I run a couple fitness e-courses. The one I’m currently running is called Not Your Average Fitness Course, Phase I: Sweat and Glow.
Back when I first started offering this course I was going through a weight loss journey myself, and so the course was mainly focused on that. Losing weight.
Now that I’m a littler older and wiser, and now that I’ve stopped solely obsessing over the number on the scale and the number on the tag in my pants, and now that I’m more comfortable with my body and have stopped unrealistically chasing the body I had twenty five years ago and before kids, the course has evolved to just what the title says.
It’s about fitness. It’s about getting people to lead a more active lifestyle. It’s about setting a good example for your kids. It’s about learning to push yourself out of your comfort zone cause some pretty good stuff happens when you do that. It’s about realizing that if you suffer from anxiety or depression, moving your ass is the best thing you can do for yourself.
So the focus of the first course is making exercise a regular part of your daily routine.
Many women who are currently enrolled have been asking me about food. What food can they eat? What food can’t they eat?
I was going to answer them in the group. But I feel kind of strongly about this. So I figured I’d address it here.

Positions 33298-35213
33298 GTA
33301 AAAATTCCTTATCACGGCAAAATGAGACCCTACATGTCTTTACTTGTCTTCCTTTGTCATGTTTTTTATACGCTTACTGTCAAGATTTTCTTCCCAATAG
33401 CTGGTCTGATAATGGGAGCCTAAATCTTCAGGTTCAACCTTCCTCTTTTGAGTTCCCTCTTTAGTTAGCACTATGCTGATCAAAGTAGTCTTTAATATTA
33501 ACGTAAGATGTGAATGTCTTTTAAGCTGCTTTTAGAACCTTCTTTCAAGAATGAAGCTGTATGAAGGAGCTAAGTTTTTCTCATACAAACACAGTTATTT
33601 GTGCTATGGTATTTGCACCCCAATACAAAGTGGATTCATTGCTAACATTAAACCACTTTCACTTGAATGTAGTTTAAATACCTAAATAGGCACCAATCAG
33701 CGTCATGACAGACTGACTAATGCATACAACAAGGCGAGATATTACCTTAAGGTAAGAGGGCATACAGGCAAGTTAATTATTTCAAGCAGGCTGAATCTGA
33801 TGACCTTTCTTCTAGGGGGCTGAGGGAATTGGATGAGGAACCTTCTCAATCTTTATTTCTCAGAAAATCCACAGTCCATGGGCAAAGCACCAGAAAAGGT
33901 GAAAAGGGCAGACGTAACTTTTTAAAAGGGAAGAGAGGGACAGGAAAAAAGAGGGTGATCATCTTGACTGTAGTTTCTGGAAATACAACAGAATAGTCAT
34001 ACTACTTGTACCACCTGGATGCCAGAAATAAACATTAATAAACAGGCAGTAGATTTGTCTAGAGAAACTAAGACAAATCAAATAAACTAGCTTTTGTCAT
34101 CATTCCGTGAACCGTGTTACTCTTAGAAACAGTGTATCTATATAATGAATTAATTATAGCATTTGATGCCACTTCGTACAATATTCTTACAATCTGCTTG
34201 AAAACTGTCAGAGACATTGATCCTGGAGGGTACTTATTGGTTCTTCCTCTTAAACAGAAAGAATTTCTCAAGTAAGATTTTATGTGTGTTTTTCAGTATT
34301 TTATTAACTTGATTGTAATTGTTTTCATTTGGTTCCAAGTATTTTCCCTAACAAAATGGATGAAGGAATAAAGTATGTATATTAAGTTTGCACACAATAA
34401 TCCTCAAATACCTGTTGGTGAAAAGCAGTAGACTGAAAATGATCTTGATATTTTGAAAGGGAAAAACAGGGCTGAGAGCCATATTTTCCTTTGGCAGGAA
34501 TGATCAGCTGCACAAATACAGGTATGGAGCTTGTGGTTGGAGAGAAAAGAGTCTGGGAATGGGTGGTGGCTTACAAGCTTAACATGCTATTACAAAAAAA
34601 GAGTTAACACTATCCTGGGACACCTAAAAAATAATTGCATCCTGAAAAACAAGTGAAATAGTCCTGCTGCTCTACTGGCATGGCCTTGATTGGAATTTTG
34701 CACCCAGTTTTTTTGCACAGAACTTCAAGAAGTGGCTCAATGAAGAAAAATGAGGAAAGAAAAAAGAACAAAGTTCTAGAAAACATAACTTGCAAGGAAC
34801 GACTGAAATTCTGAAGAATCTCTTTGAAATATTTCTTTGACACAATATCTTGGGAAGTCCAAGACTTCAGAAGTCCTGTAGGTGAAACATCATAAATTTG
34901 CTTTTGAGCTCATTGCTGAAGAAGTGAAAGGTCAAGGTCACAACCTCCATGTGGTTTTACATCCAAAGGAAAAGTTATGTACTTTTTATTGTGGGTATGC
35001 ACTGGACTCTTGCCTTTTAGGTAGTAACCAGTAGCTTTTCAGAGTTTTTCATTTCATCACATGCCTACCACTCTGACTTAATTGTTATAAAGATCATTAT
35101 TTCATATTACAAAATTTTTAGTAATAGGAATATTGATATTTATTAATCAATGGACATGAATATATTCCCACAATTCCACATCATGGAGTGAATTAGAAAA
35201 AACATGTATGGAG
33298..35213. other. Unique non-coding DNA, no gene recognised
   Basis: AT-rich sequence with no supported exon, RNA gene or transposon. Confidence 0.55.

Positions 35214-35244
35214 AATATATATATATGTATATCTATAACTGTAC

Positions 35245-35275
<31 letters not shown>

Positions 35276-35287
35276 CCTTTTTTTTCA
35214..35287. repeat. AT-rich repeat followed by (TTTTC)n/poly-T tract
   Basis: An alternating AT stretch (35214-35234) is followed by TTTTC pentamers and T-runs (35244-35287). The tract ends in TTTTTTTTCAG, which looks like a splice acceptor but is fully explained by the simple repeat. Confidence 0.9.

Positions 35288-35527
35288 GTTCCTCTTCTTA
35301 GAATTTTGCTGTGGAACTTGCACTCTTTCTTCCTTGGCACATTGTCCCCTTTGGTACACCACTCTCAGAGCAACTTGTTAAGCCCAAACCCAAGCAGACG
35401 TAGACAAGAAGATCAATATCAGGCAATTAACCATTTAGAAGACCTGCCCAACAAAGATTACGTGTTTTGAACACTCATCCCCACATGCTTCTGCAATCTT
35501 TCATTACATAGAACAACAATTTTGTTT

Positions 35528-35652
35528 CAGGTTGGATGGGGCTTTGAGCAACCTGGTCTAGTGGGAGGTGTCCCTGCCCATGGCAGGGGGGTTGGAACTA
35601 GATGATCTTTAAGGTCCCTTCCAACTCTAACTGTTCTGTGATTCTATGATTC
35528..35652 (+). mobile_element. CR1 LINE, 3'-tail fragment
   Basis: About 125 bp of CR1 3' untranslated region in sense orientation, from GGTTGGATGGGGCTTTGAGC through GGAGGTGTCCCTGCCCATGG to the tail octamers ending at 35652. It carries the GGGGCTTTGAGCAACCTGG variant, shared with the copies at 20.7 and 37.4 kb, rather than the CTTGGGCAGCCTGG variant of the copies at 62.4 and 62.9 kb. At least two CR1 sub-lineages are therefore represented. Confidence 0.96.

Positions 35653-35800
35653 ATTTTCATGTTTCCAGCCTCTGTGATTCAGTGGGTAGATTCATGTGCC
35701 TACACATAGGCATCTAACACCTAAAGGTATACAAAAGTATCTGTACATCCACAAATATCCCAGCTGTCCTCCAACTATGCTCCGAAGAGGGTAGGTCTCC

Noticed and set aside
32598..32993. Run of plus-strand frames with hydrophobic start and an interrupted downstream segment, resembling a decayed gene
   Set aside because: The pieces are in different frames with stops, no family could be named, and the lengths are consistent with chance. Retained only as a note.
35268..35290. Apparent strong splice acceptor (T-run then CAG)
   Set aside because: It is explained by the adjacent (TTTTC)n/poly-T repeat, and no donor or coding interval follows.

I think we Americans have a really fucked up view about food. And I think that has happened because we are always in a rush. We are always multitasking. We are always trying to save time because we are always feeling like we can’t take the time to stop and eat a meal. Everything has to be on the go. Everything has to be convenient. Everything has to be ready in less than a minute.
And most of us don’t even eat actual food anymore.
We are mindlessly shoving who knows what into our faces while we shuffle our kids around to practice and school and play dates and we are teaching them to do the same thing.
I’m not immune to it at all. Food is the hardest thing for me to get a hold on. I have a very hard time allowing myself to sit down and eat a meal and actually enjoy it.
I think it started for me back when I was teaching. At first I’d go to the faculty room to eat my lunch. I’d actually sit down and take a break.
If I was really busy or wanted to get out of the building before 5 p.m. that day, I’d work right through my lunch break so I could get as much done as possible.
Gradually, rather than that becoming the exception to the rule, it became the norm. I never sat down and ate lunch.
When you have kids, it’s easy to slip into that mindset 24/7. You are always rushing. There is never enough time.
The rushing is worse now than it’s ever been. We are all ridiculously overscheduled. And so drive throughs and microwavable crap in plastic wrap becomes incredibly enticing.
And rather than teaching our kids how to eat mindfully and prepare food and plan meals and prepare in advance, we are teaching our kids to eat on the go. We teach them nothing about nutrition.
And the cycle repeats itself.
So what do I think about food?
I think you should eat it!
And I think the French are great models to follow. They have an appreciation for meal times and they are generally mindful eaters. They eat delicious food and savor it while they are eating.